Our lungs serve as vehicles that keep us alive, propelling us through life by facilitating the exchange of life-giving oxygen and carbon dioxide with the air that surrounds us. How does their structure promote their function?
Our lungs are pyramidal organs that come in a pair, connected to our trachea–or windpipe–by our right and left bronchi, which bring air to and from the lungs. At the base, our lungs are bordered by our diaphragm, which is a flat muscle shaped like a dome that separates the thoracic and abdominal cavities and contracts and relaxes as we breathe. Interestingly enough, although they’re a pair, our lungs are asymmetrical: our right lung is shorter and wider than the left, the latter of which occupies a smaller volume. There is an indentation on the surface of the left lung known as the cardiac notch; this area creates space for the heart.
The lung’s apex is known as the superior region, while the base is by the diaphragm and the costal surface borders our ribcage. Each lung is divvied up into separate units known as lobes, which are separated by fissures. The right lung is split into three lobes: the superior, middle and inferior, while the left and less voluminous lung is split into two: the superior and inferior.
In our lungs, every lobe is separated into multiple bronchopulmonary segments, each receiving blood from its own artery and air from its own tertiary bronchus. Our bronchi branch into smaller bronchioles, creating subdivisions of the lobes called pulmonary lobules. And each pulmonary lobule has its own large bronchiole with multiple branches. Every lobule is separated from one another by a wall of connective tissue called an interlobular septum.
The blood in our lungs facilitates oxygen and carbon dioxide gas exchange, an essential bodily function. We need oxygen to carry out practically everything we do, and we create carbon dioxide as a waste byproduct. And it’s our lungs that are responsible for ridding our bodies of the carbon dioxide and getting our bodies the oxygen it needs. The pulmonary artery carries deoxygenated blood to the alveoli, which are miniscule air sacs in our lungs that allow quick gas exchange. As the pulmonary artery follows our bronchi, it branches over and over again, becoming increasingly smaller. And as the pulmonary arteries become closer to the alveoli, they become the pulmonary capillary network, which is made up of thin-walled, tiny vessels that mirror the bronchioles and alveoli structure.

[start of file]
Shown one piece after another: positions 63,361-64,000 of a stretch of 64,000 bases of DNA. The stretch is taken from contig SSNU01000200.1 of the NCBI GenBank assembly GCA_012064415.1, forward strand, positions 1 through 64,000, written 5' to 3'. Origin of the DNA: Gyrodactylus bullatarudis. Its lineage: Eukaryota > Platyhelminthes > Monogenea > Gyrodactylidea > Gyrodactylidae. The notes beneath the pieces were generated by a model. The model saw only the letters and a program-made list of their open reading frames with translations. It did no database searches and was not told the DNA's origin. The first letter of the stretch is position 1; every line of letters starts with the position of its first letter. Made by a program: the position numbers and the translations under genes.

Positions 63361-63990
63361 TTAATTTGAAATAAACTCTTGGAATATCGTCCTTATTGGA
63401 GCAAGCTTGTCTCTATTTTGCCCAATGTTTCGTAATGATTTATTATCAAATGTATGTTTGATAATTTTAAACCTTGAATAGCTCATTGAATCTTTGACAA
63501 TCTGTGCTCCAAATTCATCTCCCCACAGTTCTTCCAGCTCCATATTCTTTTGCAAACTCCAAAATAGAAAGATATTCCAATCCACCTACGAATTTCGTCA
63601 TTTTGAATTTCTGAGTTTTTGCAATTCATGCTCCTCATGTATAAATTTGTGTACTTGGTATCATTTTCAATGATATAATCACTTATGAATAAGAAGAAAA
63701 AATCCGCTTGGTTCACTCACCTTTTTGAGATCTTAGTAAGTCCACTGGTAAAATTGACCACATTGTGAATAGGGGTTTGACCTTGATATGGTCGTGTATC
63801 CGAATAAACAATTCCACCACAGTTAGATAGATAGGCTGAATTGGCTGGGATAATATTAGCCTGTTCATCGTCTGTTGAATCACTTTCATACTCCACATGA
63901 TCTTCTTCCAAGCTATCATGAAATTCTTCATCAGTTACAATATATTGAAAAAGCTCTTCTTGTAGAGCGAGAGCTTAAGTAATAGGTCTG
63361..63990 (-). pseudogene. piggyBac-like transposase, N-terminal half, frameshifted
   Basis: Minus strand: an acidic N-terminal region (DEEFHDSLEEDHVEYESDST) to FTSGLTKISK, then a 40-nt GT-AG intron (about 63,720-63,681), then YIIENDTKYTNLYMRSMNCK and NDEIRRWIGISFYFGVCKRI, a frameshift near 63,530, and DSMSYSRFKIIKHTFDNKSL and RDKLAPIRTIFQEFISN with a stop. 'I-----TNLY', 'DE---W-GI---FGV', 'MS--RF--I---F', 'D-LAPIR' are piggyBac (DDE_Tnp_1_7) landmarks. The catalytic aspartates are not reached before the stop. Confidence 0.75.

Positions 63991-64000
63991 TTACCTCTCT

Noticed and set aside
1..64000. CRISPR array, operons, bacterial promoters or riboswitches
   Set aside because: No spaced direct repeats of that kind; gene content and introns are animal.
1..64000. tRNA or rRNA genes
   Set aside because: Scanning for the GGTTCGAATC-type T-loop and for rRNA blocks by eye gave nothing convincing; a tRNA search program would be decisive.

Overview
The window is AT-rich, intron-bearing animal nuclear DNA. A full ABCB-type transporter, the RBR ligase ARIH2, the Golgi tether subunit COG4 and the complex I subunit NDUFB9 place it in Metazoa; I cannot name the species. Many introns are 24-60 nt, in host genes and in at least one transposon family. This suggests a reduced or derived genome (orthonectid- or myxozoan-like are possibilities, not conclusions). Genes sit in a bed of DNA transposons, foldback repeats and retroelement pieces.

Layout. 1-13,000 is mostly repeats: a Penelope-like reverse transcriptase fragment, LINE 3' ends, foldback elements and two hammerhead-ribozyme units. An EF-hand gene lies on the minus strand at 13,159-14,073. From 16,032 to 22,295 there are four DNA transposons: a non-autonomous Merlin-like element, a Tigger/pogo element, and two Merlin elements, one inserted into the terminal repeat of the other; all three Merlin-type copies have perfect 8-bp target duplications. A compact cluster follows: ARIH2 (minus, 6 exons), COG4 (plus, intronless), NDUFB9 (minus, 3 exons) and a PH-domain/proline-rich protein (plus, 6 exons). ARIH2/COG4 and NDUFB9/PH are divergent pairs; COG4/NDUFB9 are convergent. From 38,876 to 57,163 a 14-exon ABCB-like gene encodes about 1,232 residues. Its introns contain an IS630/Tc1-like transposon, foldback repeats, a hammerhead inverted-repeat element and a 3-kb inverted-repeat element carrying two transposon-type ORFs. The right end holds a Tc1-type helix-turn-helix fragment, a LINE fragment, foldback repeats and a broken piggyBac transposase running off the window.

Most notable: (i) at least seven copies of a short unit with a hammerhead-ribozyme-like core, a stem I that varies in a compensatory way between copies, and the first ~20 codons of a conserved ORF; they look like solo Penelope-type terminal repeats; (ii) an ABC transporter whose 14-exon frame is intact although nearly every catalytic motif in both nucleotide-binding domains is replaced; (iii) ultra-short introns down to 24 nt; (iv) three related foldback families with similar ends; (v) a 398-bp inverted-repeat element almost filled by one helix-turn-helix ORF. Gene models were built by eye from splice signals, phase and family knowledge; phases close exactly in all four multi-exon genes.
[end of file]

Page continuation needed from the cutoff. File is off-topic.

The respiratory membrane is formed where the capillary and alveolar walls meet; here, blood becomes oxygenated. Afterwards, newly oxygen-enriched blood is drained from the alveoli through the pulmonary veins and exits the lungs, and is then transported throughout the body, carrying oxygen to the places it needs to go and allowing us to function properly.
It’s quite beautiful to see how form and function are so deeply intertwined in our bodies, working together in harmony to create a living, breathing organism capable of so much.